Draupadi: We have observed that Man is born in the Vaisesika system, based on the Mind; and the problem of the Mahabharata is how can he rise to Vedanta-Yoga and Vedanta, and combat the Nyaya and Sankhya systems of thought? Now we have seen that Vedanta has two parts, one relating to Action as a sacrifice, and the other to self- knowledge of the Soul; both of which are woven together into one and in this connection Draupadi, born of sacrifice, represents the Sacrifice of Action and Krshna, the Supreme Purusha of Vedanta, the knowledge of the Soul; and so is Draupadi called Krshna too. Thus the marriage of the five Pandava brothers with Draupadi is the union of Man with Action as a sacrifice; and this is the first step to his understanding the idea of Vedanta; and so it is here that, for the first time, Krshna comes to meet all the five Pandava brothers.

Draupadi is won by Arjuna alone, but is united with all the five brothers; and, as Arjuna represents Breath or Prana, this signifies that, while the principal energy in the performance of Action is Prana. Or the energy of the Heart as Breath, each of the other parts of Man, Buddhi (Yudhisthira), Mind (Bhima) and Arms and Legs (Nakula and Sahadeva), can take part in Action equally well and so are all the five Pandava brothers married to one Draupadi, Action conceived and performed as a sacrifice.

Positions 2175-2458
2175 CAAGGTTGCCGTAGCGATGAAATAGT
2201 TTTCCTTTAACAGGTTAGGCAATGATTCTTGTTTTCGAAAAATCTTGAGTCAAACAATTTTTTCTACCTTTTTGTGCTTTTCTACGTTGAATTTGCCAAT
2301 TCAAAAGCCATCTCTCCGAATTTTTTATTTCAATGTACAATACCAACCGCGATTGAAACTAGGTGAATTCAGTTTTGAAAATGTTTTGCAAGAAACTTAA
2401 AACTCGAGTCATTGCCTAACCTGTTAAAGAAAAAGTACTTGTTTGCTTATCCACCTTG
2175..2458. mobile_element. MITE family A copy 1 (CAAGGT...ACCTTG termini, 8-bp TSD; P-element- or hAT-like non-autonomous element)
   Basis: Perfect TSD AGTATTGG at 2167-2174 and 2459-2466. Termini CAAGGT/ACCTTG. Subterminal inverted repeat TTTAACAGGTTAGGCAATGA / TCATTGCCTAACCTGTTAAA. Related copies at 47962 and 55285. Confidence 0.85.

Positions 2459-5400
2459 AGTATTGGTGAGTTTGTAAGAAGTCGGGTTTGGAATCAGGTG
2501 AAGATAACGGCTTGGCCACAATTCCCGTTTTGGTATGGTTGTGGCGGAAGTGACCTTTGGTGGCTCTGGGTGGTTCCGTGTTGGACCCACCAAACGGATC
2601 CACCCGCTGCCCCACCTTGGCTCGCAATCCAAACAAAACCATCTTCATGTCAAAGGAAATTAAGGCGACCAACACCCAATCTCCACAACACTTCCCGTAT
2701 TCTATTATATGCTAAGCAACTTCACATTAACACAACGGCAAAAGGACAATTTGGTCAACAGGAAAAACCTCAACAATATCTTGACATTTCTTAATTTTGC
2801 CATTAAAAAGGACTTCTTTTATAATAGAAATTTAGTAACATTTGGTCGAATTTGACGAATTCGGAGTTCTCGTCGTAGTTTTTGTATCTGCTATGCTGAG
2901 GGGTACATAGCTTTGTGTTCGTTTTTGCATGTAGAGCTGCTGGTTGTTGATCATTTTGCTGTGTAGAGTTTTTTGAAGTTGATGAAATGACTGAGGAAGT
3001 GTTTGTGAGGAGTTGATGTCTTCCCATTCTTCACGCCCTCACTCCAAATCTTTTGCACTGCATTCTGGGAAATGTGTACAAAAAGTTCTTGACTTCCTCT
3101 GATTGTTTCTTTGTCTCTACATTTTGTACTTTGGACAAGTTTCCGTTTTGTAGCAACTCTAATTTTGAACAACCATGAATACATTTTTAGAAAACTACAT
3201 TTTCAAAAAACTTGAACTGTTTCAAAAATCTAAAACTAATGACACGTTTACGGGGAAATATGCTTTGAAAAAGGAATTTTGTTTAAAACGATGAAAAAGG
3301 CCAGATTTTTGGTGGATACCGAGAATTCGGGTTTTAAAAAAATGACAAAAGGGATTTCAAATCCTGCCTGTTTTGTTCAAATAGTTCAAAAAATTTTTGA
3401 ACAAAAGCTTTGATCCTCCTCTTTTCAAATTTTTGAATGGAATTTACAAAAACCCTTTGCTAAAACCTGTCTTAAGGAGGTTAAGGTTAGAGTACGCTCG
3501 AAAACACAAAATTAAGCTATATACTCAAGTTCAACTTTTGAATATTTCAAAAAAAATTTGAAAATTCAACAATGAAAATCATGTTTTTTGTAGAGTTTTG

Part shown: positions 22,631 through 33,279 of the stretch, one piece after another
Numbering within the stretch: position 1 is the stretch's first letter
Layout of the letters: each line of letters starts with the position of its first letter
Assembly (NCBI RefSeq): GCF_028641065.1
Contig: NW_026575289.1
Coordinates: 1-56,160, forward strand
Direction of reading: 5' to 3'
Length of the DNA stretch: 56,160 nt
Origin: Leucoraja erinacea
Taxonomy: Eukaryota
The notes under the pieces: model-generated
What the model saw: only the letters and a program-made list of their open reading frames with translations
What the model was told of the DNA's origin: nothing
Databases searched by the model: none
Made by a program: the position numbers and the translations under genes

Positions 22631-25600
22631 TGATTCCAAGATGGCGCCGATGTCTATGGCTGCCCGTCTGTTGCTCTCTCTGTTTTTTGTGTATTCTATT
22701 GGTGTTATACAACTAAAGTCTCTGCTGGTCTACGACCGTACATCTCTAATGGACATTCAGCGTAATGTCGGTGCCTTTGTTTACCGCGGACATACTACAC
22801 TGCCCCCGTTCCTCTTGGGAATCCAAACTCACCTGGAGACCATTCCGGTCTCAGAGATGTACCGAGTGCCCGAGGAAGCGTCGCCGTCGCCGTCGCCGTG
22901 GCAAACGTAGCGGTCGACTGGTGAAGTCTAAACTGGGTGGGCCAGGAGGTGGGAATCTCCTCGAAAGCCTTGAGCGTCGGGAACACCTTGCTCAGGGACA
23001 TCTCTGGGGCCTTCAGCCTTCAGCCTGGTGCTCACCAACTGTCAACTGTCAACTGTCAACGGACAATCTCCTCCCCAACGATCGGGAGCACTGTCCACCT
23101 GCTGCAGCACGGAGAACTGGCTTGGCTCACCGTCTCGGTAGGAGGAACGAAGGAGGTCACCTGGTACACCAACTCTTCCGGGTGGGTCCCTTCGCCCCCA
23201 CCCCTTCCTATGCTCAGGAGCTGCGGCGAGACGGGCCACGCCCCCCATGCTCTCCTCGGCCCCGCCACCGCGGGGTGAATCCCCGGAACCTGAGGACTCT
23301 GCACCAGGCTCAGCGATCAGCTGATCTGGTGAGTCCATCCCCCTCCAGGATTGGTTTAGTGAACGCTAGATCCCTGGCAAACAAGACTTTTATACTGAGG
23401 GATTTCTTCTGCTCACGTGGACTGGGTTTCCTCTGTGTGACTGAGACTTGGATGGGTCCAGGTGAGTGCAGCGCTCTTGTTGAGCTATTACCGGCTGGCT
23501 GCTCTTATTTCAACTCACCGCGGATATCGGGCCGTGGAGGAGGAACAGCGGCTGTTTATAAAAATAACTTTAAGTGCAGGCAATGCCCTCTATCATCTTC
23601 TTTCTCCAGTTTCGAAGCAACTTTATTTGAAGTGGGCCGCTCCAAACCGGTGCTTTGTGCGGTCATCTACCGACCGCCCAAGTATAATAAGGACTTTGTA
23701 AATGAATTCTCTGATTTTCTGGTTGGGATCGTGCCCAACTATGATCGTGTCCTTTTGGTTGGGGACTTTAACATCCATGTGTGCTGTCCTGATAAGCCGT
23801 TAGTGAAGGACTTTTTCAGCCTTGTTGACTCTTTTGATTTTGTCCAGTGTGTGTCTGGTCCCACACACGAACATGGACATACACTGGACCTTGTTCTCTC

Krshna: Krshna is the central figure in the main story of the Epic. He is the Supreme Purusha of Vedanta, according to which the whole universe is conceived as having been created by Purusha alone, and Prakrti itself is created out of him. He is born in the Lunar race of Yadu princes, to prove that it is possible for Man, born of the union of the male and female, in the Vaisesika system, based on the energy of the Mind, to hold that the ultimate, supreme energy of life is Purusha alone, and not the union of Purusha and Prakrti together and so he is the teacher, guide, friend, and kinsman of the Pandavas or Man. He has two principal places for his abode, Action conceived as sacrifice, and Soul consciousness in the Heart; and the former is Dwarka, situated on the western coast of India, the region of Air, the element of Action, in the Golden Egg or Brahmanda; and the latter is the Heart of Man himself and so he is to be found either with the Pandavas or in the city of Dwarka. There is victory wherever he is present; but when he is denied, that is, when he is present neither in Dwarka nor in the bosom of Man (Pandavas), Man must fail and so Yudhisthira lost the "Gambling Match" because Krshna was not in their midst and absent from Dwarka too and it is only when Man, convinced of the truth of Vedanta, places himself under his complete direction and control, that he can succeed in the "battle of Kurukshetra" or the Field of Action.